Arsenal closed their Premier League campaign with a nervy 3-2 victory over Watford at the Emirates Stadium, a result that sent the Hornets down to the SkyBet Championship.
Pierre-Emerick Aubameyang struck from the spot early on before he set up Kieran Tierney for his first goal in Arsenal colours. The Scotland international returned the favour from a long throw-in that Aubameyang acrobatically volleyed home.
A Troy Deeney penalty gave Watford hope before Danny Welbeck pulled another back after the break but a mixture of superb goalkeeping, poor finishing and last-ditch defending ensured all three points went to the Gunners.
The victory was the first time we got to see the new Arsenal kit for the 2020/21 season in all its glory.
The design, which was only officially released last week, has a two-shade red tone on inverted arrows, which is inspired by the iconic East Stand of Highbury and is made from 49% recycled polyester. The Fly Emirates logo has also been replaced with Emirates Fly Better.
Normally, new kits are released during the off-season ahead of the new campaign but with COVID-19 interrupting the season and deals and deadlines still having to be met and completed, Adidas and Arsenal opted to reveal the new strip on the final home game of the season before another showing at Wembley Stadium in the FA Cup Final against Chelsea, who are also donning a new strip.
Hopefully the winning start will continue and the new style can be the start of a new era at the club.
Back three or four
Having used a back three for the majority of games since lockdown, Mikel Arteta opted for a more traditional back four with David Luiz and Rob Holding in the centre and it didn’t really work with the Hornets enjoying 19 shots and several other missed opportunities.
Whether it was down to a lack of options or a tactical rethink, reverting back to a central three seems the best way to go for the FA Cup final. With Calum Chambers, Pablo Marí and now Shkodran Mustafi all unavailable, the best options look to be Holding, Luiz and Kieran Tierney centrally with Bukayo Saka operating at left wing back.
I think Arteta wants to play with a back four going forward and the addition of William Saliba, and perhaps another CB, may help that but this game showed we need to stick with a back three for now.
This isn’t something you didn’t know already but we are incredibly lucky to have Pierre-Emerick Aubameyang. As long as he is in the team we have a chance of scoring a goal no matter how badly – or well – we are playing.
Playing on the left he has the ability to use his pace and expert movement to stretch defences and get him in good goalscoring opportunities and his clinical nature in front of goal normally sees him put them away.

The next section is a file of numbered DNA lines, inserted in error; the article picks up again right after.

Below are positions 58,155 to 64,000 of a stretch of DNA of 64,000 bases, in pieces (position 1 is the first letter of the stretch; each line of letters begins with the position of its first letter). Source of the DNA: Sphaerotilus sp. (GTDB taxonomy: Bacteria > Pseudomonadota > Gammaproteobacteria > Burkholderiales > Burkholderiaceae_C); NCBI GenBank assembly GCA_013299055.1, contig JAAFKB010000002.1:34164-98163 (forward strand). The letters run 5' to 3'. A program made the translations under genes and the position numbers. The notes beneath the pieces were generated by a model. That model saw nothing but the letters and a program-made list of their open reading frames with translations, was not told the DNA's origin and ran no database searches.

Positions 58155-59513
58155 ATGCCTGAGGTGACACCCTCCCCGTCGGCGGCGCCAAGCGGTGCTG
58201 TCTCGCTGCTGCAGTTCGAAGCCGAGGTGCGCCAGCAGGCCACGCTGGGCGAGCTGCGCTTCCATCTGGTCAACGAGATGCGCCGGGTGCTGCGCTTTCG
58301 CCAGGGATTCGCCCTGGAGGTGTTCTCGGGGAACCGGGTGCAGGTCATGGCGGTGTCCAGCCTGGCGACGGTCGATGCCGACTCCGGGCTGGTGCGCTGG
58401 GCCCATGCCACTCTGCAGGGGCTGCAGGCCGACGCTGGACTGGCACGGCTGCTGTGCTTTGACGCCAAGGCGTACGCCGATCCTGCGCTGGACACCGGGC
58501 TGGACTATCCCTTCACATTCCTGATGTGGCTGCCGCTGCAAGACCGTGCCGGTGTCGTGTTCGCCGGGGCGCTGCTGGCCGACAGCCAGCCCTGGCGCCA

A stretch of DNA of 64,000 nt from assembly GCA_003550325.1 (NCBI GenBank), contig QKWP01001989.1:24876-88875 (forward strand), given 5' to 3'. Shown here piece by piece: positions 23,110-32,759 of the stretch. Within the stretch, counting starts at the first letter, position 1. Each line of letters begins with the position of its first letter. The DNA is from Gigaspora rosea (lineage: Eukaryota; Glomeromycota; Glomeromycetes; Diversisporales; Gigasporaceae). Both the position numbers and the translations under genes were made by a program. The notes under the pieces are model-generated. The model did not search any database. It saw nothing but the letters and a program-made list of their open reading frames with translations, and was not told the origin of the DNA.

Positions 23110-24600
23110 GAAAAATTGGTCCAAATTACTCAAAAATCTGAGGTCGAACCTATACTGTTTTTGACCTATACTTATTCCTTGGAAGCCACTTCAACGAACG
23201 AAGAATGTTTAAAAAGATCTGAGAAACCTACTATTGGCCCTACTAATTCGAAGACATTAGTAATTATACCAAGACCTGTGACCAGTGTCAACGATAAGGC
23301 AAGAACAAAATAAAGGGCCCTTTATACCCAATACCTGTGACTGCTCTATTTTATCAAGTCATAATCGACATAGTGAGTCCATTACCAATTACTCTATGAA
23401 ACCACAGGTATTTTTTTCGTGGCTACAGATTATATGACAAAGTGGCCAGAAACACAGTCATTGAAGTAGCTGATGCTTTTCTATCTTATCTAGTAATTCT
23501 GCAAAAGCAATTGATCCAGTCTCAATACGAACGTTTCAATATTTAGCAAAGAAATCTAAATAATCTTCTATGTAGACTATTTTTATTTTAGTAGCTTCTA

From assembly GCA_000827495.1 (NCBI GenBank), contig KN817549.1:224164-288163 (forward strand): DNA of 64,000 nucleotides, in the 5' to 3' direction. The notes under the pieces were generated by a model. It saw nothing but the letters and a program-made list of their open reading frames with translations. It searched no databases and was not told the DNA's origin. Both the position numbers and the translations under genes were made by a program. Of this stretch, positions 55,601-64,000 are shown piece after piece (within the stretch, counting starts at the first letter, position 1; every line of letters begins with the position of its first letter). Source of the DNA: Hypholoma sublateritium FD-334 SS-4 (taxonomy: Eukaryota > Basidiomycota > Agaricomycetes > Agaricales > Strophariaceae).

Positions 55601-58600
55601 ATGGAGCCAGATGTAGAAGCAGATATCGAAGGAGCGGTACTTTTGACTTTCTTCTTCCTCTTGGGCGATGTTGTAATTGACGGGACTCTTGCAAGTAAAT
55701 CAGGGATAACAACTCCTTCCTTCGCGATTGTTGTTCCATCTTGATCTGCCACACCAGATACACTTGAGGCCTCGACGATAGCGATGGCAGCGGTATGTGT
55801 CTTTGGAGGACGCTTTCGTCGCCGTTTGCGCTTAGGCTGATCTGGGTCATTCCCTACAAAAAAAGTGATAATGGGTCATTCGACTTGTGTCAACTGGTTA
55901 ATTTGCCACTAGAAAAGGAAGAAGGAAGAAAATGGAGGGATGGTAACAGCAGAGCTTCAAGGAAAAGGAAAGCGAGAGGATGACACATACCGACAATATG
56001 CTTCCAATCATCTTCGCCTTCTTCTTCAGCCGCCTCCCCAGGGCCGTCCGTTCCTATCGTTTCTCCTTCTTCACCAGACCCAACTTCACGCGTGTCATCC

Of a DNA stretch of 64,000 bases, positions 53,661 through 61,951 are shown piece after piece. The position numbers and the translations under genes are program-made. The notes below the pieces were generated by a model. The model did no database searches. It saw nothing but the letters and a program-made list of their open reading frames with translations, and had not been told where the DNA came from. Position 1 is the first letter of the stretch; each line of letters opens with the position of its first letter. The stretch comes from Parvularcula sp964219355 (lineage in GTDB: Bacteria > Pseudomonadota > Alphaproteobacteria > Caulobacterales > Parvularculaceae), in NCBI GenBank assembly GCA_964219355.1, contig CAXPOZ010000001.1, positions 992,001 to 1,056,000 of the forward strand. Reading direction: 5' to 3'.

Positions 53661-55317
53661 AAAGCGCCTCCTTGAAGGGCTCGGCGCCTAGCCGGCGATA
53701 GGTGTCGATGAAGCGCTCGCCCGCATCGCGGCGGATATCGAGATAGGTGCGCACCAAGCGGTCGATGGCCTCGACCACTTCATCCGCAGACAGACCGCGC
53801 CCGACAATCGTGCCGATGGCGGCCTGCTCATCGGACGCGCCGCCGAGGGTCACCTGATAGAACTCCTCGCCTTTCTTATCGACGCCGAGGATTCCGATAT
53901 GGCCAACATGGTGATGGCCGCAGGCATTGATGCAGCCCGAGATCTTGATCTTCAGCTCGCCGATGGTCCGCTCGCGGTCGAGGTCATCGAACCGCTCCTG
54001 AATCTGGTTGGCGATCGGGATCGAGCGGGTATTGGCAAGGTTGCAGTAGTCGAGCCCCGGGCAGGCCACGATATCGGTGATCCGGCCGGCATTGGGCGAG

He has a range of finishing to his game. I’m not very confident when Aubameyang takes penalties and I think both Alexandre Lacazette and Nicolas Pépé are better from the spot but he dispatched the penalty with aplomb against Watford. He then showed his ability to think on his feet when Tierney’s long throw-in reached him with a fantastic overhead kick.
Against Manchester City he took his chances well on the counter, particularly his second when his pace set up a one-on-one with Ederson and he planted the ball between the Brazilian’s legs. He has even added headers to his game.
That means that no matter the set up or opposition, Arsenal will always carry a goal threat as long as Aubameyang is on the team sheet.
No man’s land
When Mikel Arteta joined Arsenal in 2011, he joined when Arséne Wenger’s poetic football was still in motion. Having spent the last three-and-a-half years under Pep Guardiola at Manchester City, that philosophy will only have intensified and I think that is the image that Arteta would like to imprint on this team.
Right now he doesn’t have the players to cause damage in the centre of the park. Arsenal’s central midfielders – including the maligned Mattéo Guendouzi – are more defensive or are deep-lying playmakers rather than attacking midfielders that run beyond the strikers or who can pass their way through a defence.
Mesut Özil and Joe Willock are the only players in the current squad who are effective in that area of the pitch but the former isn’t showing the standards that Arteta expects while the latter is too young to be the relied upon to be Arsenal’s sole creator.
That leads to an over reliance on wing play. The ball gets passed from left to right and back again until someone swings in a cross or gets dispossessed. There is no Santi Cazorla, Jack Wilshere or Tomas Rosicky to play that killer pass or trick their way past an opponent and that can make Arsenal predictable and easy to defend against.
This summer a creative midfielder, or two, should be high on the list of priorities.
The end of the season is a time for reflection and although we still have a massive game against Chelsea to come, this is a good time for Arteta to sit back and assess his squad and plans going forward.
I think the game was a perfect representation of what a crazy season it has been. A stonewall penalty, a lucky deflection and a piece of innovative thinking saw us cruise into a 3-0 lead and normally that should be that.
However, it is never that simple at Arsenal. The defence never seemed to get to grips with the pace of the game and the Watford forwards had a field day. How they didn’t score more is a mystery and we had Emi Martínez to thank once again.
Going forward we need to find the personnel and a system that works defensively but that doesn’t hinder us going forward. Mikel Arteta has been schooled by two of the very best managers in the world and he will have learned a lot. Hopefully he can translate that into lessons of his own and propel Arsenal back to where they belong.